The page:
Foreign equipped with a leveling rod and an instrument we can measure elevation differences. In this video, we'll explore the basic field processes involved in measuring those differences and then computing elevations. I'm Todd Horton for the Illinois professional land surveyors Association.
Using an optical level, we create a horizontal line of sight where our line of sight intersects the leveling rod. We take rod readings, and with these readings, we can compute elevation differences. With practice, most instrument operators can confidently read the rod when it is 250 feet away. Thus, if I need to find the rise between two locations 500 feet apart, I simply set up halfway between the points and take two readings.
But what if I can't see between those points? For instance, in this scenario, the elevation difference is greater than the height of my tripod. Or what if the locations are 5,000 feet apart? Well, to overcome these obstacles, we perform a level circuit. We perform a level circuit by measuring a series of elevation differences end to end.
In the first video, we illustrated the concept with the carpenter level. But now we do the same process on a grander scale with an optical level. To find an unknown elevation shown here on the right, we must first start from an elevation that is known, shown here on the left.
An elevation is a vertical distance above or below a reference surface. We commonly use mean sea level as a reference surface. For instance, the summit of Mount Everest is 29,029 feet above mean sea level, and the lowest point in the United States is Death Valley at 282 feet below sea level. By measuring vast networks of level circuits across the continent, surveyors have established heights above sea level at stable permanent benchmarks. Benchmarks come in many forms and are attached to everyday objects like bridges and fire hydrants.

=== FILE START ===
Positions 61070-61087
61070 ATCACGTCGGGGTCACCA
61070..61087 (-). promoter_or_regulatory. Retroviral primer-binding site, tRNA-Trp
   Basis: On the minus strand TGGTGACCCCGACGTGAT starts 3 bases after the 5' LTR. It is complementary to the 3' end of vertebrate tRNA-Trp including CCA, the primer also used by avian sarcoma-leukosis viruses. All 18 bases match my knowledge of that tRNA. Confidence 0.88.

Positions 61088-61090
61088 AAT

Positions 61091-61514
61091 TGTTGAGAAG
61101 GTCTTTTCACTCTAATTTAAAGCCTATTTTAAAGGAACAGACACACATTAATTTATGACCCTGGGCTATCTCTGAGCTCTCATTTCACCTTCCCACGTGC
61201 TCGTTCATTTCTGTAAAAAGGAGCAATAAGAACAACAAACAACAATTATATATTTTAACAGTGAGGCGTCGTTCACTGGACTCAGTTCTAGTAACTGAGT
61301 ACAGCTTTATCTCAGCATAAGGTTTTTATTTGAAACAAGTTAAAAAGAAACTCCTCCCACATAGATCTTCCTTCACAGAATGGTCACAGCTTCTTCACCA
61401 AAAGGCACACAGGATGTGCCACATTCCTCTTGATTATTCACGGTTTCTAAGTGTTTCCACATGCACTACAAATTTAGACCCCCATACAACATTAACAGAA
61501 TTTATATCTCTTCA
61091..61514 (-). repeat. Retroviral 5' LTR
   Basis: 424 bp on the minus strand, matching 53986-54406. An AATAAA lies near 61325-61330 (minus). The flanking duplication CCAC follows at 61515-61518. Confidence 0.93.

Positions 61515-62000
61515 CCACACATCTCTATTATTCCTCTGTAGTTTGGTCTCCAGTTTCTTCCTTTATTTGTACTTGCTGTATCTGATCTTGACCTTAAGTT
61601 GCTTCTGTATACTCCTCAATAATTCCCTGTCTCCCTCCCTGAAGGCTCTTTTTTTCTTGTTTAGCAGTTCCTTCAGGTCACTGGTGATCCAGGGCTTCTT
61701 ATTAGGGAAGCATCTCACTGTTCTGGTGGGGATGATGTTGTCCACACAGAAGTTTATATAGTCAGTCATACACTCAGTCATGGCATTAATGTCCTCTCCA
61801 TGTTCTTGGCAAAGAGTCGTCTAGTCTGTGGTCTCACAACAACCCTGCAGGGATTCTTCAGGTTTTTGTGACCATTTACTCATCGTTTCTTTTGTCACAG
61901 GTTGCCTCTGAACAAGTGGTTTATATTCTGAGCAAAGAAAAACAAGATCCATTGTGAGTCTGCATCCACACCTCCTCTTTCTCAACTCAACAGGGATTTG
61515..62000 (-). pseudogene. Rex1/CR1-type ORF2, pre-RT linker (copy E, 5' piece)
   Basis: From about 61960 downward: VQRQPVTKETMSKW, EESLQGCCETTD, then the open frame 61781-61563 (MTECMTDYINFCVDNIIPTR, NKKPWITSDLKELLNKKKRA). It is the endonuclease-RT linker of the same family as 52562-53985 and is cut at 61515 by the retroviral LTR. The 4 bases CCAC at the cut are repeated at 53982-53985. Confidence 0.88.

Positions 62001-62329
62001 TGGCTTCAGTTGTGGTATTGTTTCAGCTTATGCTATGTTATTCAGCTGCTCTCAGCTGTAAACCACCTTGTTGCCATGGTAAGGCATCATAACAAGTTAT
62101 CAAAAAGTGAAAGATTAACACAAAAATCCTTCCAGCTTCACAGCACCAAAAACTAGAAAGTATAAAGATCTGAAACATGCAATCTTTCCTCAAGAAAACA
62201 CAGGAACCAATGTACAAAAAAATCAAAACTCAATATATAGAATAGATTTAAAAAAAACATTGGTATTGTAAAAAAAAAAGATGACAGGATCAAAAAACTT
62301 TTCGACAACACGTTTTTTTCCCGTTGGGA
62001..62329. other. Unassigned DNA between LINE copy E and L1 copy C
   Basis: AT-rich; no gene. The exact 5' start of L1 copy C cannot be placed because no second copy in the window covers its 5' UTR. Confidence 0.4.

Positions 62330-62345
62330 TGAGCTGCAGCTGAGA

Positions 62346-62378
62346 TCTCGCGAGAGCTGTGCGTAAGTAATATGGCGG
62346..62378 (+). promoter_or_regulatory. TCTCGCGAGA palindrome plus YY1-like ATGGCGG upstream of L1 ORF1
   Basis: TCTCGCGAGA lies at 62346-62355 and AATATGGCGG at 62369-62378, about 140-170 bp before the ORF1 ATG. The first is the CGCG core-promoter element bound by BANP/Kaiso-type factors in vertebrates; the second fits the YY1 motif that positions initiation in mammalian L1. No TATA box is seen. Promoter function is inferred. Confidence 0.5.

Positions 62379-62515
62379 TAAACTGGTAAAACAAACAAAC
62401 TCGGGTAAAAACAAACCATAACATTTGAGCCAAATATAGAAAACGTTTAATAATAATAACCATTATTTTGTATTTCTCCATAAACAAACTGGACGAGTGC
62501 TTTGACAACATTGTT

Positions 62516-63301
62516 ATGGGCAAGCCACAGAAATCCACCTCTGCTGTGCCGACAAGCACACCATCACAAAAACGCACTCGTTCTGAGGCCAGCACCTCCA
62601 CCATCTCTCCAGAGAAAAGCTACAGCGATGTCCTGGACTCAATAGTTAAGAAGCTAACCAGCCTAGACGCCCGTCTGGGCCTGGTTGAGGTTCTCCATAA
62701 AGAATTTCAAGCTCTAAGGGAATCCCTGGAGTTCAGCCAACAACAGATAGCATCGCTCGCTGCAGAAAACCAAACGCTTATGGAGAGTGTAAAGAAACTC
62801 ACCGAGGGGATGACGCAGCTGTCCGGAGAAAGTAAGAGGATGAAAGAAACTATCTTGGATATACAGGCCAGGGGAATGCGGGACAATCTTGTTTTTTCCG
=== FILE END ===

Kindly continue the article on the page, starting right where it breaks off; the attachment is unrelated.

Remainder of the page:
Let's walk through a typical level circuit we call Benchmark leveling. You may hear this process called differential leveling or control leveling as well. Here, our survey site is half a mile from the nearest benchmark across a shallow valley. We need to determine the elevation of a newly constructed benchmark on the site. Because of the terrain and the distance involved, we'll have to set up the instrument multiple times to measure a series of elevation differences.
First, we'll set up our instrument where we can see the rod sitting atop the known benchmark. Our first rod reading is 4.69 feet. Since this reading is taken on a point of known elevation, we call it a backside (BS). With this first backside reading and the known elevation of the benchmark (842.17 feet in our case), we can say the instrument line of sight is 4.69 feet above the elevation of 842.17. Thus, the HI (height of the instrument) is 842.17 feet plus 4.69 feet, which equals 848.86 feet.
When the backside reading is complete, the rod person can move beyond the instrument operator toward the survey site. At a convenient location where the instrument is visible, the rod person will create a turning point. A turning point is a temporary intermediate point in a level circuit that we use like a benchmark. Each turning point must be stable and have a distinct peak or high point on which the rod will rest. Here, the rod person is using a cold chisel driven firmly into the ground. When it is stable, its top can have only one elevation. This concrete curb has high spots that make good turning points, and this sidewalk corner will work too.
With the rod person holding the leveling rod at the top turning point (labeled TP1), the instrument operator can make another rod reading called a foresight (FS). A foresight is a rod reading taken on a point of unknown elevation. Since we don't yet know the elevation of Turning Point 1, the first reading there is a foresight. Our foresight reading at Turning Point 1 is 6.08 feet.